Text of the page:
Can we launch a satellite?

We’ve written a number of blogs about satellites being launched, and it got me wondering if anybody can launch one – in case Pixalytics ever wants to go into space. I know we’re a micro business, but we think big! Unsurprisingly, it turns out that you can’t just launch a satellite.

Artist's rendition of a satellite - paulfleet/123RF Stock Photo

Artist’s rendition of a satellite – paulfleet/123RF Stock Photo

In order for any UK company, or individual, to launch any object into space, operate a space object or engage in any activity in outer space, you need to have a licence. The licensing arrangements are detailed in the Outer Space Act 1986, which brought into UK law the provisions of the 1967 United Nations Outer Space Treaty.

The UK Space Agency manages the licencing procedure on behalf of the UK Government, and in order to start the process you need to fill in an application form. This requires:

  • Details of the applicant applying for the licence
  • The nature of the space activity, including technical details about the mission, the satellite, the launch arrangements, ground receiving stations and emergency arrangements.
  • Orbital details including nodal period, inclination, apogee and perigee.
  • Radio frequencies to be used to ensure they won’t cause interference issues.
  • Financial details including mission costs and the applicant’s financial standing to ensure that they can meet their licence obligations.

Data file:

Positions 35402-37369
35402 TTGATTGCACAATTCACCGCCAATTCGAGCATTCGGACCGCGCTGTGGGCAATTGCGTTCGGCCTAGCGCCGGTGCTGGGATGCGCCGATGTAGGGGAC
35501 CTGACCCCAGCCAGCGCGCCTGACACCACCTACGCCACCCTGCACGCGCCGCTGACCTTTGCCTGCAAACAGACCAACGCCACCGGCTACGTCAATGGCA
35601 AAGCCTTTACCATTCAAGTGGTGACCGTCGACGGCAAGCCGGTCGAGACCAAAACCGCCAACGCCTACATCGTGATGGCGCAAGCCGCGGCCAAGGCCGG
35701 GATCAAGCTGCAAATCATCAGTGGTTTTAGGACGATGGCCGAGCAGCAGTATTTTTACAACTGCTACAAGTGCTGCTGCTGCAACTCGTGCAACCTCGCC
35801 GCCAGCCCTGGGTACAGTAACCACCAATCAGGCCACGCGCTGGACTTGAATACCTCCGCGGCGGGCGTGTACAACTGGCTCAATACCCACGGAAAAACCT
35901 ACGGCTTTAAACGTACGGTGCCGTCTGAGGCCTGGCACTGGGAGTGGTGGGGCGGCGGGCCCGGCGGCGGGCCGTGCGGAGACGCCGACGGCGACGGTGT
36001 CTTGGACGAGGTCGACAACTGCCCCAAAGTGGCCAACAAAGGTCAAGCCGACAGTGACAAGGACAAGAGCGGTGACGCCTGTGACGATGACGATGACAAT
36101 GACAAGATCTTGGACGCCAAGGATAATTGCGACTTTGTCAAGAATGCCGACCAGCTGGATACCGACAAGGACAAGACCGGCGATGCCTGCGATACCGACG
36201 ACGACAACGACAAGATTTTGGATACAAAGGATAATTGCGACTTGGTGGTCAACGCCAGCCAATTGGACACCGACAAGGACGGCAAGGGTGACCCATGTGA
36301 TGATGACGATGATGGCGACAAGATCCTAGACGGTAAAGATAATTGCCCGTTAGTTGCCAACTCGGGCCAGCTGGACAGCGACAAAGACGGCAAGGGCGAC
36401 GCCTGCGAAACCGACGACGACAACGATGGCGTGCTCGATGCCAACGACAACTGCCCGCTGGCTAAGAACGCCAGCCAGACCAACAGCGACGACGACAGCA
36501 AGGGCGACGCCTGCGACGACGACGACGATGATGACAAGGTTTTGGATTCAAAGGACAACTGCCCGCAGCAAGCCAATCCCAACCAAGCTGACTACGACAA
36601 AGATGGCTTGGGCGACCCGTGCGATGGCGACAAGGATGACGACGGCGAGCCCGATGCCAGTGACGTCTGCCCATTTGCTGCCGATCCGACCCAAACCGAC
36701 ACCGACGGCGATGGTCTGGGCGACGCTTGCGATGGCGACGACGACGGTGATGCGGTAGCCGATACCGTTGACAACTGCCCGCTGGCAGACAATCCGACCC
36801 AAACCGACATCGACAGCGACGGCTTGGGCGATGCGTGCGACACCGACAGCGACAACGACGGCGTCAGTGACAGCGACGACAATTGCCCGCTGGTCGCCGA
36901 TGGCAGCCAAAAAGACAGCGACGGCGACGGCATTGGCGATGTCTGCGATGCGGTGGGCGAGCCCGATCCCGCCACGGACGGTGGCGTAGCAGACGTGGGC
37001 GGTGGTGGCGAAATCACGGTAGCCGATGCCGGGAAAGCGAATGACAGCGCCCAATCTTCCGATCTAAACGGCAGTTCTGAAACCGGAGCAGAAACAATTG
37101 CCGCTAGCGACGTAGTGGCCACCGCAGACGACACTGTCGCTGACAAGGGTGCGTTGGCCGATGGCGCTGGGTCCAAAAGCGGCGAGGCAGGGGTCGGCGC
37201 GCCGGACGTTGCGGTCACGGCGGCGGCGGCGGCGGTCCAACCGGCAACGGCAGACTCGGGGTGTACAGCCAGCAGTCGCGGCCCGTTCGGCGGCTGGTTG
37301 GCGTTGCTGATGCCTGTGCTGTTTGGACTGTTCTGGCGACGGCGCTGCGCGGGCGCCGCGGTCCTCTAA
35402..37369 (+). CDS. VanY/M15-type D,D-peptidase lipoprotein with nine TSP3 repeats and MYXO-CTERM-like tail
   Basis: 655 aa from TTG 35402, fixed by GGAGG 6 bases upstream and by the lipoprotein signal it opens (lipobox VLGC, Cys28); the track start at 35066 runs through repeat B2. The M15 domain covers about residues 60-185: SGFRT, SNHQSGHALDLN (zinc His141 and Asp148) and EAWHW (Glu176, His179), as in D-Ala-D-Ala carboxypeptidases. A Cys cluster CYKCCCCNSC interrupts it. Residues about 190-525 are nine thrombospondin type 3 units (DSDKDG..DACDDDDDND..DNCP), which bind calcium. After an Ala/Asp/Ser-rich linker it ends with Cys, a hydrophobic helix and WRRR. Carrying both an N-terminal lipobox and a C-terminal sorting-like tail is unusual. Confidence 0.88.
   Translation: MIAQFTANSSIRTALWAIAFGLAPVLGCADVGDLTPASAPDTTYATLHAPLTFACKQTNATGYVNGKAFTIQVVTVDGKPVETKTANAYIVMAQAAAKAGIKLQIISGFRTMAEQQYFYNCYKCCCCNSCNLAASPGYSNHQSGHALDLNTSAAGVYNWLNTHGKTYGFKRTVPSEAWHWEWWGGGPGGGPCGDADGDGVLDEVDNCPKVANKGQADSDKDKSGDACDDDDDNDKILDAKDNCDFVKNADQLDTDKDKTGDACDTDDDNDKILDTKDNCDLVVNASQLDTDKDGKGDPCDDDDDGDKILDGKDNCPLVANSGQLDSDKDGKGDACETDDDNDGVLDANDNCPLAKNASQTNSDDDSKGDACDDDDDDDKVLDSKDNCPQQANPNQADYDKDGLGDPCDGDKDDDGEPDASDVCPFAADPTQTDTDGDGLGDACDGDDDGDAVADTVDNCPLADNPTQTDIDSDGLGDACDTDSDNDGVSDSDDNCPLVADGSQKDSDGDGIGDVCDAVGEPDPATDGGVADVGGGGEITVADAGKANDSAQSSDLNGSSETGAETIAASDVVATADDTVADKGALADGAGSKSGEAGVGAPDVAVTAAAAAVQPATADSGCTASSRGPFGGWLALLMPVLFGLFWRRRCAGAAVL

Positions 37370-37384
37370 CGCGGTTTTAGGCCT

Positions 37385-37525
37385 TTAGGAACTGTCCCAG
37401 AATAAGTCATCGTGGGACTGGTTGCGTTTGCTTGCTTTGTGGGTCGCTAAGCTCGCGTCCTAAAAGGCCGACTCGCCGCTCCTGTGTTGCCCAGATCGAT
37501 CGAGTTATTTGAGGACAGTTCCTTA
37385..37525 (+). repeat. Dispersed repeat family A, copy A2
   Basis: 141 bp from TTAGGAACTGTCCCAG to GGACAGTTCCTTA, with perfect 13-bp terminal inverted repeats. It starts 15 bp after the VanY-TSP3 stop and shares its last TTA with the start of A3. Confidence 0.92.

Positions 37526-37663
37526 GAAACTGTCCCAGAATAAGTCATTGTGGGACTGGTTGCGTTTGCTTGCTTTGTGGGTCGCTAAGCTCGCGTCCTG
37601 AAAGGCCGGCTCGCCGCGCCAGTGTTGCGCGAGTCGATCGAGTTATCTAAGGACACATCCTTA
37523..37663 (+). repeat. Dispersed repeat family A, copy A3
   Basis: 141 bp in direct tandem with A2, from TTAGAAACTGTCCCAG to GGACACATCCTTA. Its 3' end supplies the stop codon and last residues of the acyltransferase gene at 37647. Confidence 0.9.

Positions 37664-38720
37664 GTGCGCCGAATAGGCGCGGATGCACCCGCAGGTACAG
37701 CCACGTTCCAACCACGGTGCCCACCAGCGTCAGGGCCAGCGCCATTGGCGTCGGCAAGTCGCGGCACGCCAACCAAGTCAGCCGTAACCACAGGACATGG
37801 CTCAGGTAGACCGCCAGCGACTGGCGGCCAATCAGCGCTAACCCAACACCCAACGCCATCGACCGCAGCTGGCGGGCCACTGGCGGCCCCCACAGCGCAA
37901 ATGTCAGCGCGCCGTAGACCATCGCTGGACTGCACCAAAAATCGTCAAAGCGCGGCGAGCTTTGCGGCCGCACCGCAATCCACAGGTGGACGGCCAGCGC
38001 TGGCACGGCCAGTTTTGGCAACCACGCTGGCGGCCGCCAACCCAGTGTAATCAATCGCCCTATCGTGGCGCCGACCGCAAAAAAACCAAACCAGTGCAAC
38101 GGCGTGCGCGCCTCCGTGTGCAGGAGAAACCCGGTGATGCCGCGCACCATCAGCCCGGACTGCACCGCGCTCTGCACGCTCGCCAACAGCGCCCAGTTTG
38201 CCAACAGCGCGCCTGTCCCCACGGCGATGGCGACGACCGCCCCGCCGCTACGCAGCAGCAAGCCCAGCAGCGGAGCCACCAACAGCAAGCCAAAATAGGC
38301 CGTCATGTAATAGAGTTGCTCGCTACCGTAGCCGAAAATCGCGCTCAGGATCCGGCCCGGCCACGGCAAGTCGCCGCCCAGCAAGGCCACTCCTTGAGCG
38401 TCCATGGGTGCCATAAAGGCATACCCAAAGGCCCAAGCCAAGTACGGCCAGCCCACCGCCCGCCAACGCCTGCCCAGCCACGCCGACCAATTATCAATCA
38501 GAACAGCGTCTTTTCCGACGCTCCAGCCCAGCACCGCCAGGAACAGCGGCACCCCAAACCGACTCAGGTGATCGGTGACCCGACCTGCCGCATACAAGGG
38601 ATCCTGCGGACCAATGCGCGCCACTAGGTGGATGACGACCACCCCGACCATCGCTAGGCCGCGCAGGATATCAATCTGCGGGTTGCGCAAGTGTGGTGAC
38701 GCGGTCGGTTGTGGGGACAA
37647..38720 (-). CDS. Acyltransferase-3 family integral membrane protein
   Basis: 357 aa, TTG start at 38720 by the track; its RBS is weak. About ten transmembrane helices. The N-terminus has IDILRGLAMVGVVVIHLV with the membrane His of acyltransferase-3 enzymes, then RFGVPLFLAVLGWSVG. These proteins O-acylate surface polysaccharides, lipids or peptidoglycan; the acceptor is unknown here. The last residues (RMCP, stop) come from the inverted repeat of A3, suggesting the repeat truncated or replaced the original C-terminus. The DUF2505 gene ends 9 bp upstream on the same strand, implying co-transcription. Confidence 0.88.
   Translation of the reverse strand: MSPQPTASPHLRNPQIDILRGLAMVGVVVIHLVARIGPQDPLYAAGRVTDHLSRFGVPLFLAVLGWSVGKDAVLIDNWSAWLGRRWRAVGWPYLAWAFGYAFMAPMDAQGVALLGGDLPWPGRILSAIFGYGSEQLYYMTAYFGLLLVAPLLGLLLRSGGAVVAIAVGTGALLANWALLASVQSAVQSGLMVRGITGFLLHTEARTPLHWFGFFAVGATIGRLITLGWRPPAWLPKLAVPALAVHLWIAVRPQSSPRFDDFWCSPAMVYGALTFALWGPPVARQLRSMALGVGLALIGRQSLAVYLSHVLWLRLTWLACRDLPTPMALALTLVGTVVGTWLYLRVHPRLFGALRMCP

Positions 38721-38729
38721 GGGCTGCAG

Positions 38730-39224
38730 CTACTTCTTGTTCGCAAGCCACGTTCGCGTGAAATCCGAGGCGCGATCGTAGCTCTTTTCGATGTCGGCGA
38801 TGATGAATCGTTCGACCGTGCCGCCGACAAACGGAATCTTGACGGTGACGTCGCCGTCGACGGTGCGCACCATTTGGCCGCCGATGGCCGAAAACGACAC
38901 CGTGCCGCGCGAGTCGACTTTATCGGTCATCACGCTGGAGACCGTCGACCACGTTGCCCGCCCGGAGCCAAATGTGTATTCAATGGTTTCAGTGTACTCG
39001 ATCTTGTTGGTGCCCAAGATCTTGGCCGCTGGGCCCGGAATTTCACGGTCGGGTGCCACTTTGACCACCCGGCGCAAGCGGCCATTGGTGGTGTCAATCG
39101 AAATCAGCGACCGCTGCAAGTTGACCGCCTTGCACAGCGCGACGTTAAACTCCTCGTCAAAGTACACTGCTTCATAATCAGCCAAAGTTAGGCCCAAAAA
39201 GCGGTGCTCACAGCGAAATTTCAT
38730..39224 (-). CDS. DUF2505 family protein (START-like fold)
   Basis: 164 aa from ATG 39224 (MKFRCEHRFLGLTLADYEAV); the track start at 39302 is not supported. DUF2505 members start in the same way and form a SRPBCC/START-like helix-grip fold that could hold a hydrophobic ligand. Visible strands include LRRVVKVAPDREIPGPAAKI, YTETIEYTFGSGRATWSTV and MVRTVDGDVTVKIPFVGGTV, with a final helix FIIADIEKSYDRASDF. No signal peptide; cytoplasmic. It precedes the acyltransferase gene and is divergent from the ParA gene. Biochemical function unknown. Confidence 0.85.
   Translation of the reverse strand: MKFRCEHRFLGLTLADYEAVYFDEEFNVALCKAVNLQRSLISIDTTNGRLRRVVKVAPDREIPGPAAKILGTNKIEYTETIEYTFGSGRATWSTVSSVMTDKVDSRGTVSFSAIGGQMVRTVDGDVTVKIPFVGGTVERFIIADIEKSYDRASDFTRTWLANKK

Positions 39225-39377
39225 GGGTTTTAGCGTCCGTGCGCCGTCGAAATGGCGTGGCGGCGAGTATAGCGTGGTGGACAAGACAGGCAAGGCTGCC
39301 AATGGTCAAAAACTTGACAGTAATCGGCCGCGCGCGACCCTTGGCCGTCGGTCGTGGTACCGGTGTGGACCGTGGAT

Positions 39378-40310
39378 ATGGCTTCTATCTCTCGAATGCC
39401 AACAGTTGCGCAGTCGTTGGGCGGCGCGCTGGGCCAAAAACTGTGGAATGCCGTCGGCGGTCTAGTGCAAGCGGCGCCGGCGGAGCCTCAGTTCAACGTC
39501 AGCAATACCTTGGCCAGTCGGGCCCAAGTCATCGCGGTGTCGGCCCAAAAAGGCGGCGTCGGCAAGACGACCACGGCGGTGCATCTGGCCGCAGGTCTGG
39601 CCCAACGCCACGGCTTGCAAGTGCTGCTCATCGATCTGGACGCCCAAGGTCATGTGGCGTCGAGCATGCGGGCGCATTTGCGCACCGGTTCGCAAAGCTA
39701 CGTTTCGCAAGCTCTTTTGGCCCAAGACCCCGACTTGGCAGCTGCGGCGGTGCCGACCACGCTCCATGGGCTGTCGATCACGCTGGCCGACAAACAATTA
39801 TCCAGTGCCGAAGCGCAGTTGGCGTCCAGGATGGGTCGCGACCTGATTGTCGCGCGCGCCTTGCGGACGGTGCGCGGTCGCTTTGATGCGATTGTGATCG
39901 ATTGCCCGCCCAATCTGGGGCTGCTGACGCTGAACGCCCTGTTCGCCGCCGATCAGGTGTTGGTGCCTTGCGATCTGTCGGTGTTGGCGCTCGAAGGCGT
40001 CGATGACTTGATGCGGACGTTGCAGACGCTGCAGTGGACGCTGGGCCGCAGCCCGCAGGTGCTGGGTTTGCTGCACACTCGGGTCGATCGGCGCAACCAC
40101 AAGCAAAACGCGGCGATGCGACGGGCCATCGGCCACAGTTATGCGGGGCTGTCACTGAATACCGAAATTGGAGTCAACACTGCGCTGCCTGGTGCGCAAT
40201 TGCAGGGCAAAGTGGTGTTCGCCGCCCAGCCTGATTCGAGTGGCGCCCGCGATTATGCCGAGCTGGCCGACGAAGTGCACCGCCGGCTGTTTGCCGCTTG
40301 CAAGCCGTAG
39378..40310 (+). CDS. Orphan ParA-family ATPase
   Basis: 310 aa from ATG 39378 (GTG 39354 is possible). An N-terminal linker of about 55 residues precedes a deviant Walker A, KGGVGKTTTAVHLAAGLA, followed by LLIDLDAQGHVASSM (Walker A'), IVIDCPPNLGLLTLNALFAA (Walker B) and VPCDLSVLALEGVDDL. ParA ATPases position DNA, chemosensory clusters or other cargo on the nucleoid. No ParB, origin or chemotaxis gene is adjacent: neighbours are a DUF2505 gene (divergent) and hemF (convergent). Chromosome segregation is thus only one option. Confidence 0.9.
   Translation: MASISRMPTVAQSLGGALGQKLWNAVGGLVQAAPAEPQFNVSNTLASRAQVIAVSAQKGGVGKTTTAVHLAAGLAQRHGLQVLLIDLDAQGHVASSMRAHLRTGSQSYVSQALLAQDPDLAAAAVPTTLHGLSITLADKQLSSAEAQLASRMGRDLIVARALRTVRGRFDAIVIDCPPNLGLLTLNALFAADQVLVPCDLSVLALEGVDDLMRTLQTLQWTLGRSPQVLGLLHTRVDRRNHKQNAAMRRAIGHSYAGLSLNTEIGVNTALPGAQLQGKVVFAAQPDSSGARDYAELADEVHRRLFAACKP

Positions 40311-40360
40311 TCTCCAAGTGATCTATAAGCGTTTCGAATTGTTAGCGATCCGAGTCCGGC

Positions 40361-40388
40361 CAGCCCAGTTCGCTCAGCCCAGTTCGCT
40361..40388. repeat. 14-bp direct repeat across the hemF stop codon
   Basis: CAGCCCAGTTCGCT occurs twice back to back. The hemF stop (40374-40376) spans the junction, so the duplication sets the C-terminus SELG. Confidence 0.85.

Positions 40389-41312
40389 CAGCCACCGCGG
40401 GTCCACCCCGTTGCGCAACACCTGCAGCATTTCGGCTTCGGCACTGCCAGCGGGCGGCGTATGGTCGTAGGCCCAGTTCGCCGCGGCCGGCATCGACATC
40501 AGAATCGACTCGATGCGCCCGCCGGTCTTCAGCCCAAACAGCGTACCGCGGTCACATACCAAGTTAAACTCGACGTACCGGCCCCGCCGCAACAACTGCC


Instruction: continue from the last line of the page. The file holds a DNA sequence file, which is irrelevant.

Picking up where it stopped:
• Insurance arrangements – The standard requirement is to have insurance of at least €60 million against third party liabilities arising during both launch and operational phases of the mission. However, if there are any proven third party costs resulting from the launch or operation, the licensees are liable for unlimited damages!
  • End of life disposal arrangements.

In addition, you need to send a non-refundable licence fee of £6,500; although interestingly, educational institutions carrying out activities for the purpose of scientific research or teaching don’t have to pay this fee. This starts to explain why a number of Universities have launched satellites, which we highlighted in an earlier blog.

Once submitted a variety of Government organisations will assess the application including the UK Space Agency, Department for Business Innovation and Skills, OFCOM and any third party technical experts. A licence will only be issued if it’s clear that the activities will not jeopardise public health or the safety of persons or property, will be consistent with the UK’s international obligations and will not impact on our national security.

Once a licence has been granted, the licensee has a number of ongoing obligations; including these two intriguing ones:

  • Preventing the contamination of outer space or adverse changes in the environment of the earth; and
  • Avoid any interference with the activities of others in the peaceful exploration and use of outer space.

The guidance suggests that you should submit your application at least six months before launch, although to me given the time, and cost, of building and launching a satellite, six months seems a little late in the day.

Whilst satellite technology may be getting smaller and cheaper with the development of cubesats and nanosats, the requirements around launching them are the same as any other satellite. The UK Government acknowledged this in response to the 2012 consultation on the Outer Space Act in 2012, by noting that the regulations for smaller satellites needed reviewing.

Pixalytics is a few years away from getting into space, our first job is work out what paradigm shifting Earth observation data we’d collect, but it’s useful to have an understanding of the steps we’d have to take. Anyone else thinking of taking one small step?